Next week, President Trump will host and speak at the Global Call to Protect Religious Freedom event, promising to deliver a speech calling all countries to fight religious persecution, according to CBN News.
“The President will call on the international community to take concrete steps to prevent attacks against people on the basis of their religion or beliefs and to ensure the sanctity of houses of worship and all public spaces for all faiths,” said White House Press Secretary Stephanie Grisham.
The speech comes only a few months after a recent report showed anti-Semitism on the rise in the US and abroad.
in May of this year, the President invited Rabbi Yisroel Goldstein to the podium at the National Day of Prayer. Goldstein was one of the victims in the California synagogue shooting.
Trump told him, “We will fight with all of our strength and everything that we have in our bodies to defeat anti-Semitism, to end the attacks on the Jewish people, and to conquer all forms of persecution, intolerance, and hate…Every citizen has the absolute right to live according to the teachings of their faith and the convictions of their heart. This is the bedrock of American life.”
According to Politico, Trump’s work in pushing forward religious freedom has received approval even from his critics.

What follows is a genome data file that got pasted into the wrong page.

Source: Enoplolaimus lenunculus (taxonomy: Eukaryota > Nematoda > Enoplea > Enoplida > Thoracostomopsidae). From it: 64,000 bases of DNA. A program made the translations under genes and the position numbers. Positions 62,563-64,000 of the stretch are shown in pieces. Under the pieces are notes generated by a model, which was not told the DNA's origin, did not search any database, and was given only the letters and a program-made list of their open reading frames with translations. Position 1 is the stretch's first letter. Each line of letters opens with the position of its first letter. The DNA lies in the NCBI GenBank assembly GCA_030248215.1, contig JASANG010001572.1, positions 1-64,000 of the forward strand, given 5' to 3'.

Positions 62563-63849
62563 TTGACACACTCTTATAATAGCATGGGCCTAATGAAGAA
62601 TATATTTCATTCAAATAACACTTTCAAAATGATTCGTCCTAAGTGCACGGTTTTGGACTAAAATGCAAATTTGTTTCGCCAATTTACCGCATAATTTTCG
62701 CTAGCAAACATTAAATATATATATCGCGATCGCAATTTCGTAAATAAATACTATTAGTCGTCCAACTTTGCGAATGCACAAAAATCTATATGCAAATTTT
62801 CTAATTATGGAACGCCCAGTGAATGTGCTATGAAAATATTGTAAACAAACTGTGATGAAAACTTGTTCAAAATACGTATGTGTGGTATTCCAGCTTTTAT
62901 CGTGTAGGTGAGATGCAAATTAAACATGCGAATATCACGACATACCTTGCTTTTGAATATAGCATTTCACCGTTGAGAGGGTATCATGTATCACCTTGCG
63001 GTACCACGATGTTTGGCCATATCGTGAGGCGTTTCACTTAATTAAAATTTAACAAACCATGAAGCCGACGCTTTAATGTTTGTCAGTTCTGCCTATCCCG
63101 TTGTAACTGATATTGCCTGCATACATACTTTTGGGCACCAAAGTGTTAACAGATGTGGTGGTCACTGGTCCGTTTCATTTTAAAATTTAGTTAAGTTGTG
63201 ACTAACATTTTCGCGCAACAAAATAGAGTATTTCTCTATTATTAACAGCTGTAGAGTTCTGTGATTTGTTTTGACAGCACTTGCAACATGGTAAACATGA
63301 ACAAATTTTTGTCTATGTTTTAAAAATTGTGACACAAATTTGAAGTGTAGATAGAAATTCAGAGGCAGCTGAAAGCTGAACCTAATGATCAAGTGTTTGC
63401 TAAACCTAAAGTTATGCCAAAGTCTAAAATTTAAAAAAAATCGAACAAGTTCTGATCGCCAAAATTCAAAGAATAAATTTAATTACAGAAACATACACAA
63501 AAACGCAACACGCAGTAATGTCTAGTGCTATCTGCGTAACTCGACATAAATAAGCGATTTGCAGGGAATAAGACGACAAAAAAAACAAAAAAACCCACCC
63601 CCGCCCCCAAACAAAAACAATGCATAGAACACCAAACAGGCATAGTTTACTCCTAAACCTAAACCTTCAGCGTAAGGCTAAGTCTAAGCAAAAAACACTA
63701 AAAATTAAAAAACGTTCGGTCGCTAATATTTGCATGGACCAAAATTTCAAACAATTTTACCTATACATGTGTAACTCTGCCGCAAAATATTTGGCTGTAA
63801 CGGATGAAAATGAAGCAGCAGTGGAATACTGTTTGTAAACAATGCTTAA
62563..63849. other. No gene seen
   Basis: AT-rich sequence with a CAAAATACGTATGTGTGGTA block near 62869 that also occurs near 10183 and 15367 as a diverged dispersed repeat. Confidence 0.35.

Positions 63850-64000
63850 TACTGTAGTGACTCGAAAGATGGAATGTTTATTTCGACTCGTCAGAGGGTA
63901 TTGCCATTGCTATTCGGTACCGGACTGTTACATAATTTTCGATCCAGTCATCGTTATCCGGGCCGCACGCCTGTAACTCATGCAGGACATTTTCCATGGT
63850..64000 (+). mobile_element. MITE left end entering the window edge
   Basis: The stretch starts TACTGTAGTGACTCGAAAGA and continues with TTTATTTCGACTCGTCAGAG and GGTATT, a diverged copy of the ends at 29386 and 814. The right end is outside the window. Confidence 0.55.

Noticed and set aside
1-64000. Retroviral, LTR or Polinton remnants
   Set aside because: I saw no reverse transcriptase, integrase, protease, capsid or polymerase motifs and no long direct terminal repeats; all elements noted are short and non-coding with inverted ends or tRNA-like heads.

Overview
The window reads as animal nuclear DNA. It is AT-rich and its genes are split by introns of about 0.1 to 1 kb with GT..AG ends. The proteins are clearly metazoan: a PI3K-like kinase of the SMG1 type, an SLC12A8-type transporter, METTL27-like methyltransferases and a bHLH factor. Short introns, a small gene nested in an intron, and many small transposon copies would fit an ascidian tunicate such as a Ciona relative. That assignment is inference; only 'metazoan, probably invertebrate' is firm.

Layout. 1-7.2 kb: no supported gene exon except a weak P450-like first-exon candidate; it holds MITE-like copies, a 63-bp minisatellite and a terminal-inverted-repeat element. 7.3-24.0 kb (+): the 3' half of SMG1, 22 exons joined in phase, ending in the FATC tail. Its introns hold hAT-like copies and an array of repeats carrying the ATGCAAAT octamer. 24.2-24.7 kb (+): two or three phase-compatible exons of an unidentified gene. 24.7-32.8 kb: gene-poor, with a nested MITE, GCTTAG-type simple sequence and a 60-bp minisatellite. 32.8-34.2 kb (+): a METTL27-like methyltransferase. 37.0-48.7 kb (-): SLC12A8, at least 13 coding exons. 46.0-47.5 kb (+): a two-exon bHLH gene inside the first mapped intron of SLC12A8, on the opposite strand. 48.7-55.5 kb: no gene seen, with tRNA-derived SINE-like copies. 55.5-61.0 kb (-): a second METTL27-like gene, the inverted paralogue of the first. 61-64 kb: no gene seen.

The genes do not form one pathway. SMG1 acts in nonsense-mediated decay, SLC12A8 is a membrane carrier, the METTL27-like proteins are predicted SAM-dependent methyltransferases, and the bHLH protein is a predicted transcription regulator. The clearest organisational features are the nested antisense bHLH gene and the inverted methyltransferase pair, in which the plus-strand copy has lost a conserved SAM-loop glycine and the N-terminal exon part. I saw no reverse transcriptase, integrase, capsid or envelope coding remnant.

“The administration has said it has successfully nudged foreign governments, such as those in Taiwan and the United Arab Emirates, to host religious freedom conferences, while Britain, Mongolia, Taiwan and Germany have all created ambassadorships to advance the cause,” the article said.
Some human rights activists believe this work has missed several key demographics, however, including abuses in countries that the US considers a partner, such as Saudi Arabia.
“Essentially, there’s a lot of double standards,” Philipee Nassif, advocacy director for the Middle East and North Africa at Amnesty International USA, said.
Nonetheless, after listening to an hour of survivor’s stories earlier this summer, the President commended those who have endured persecution for their beliefs.
“Each of you has suffered tremendously for your faith,” he said. “You’ve endured harassment, threats, attacks, trials, imprisonment, and torture. I got to know many of you and helped you get some—get some of you out of the difficult situation that you were in. I’m very proud of you in the way you’ve reacted to a different life. It is a tremendous thing.”
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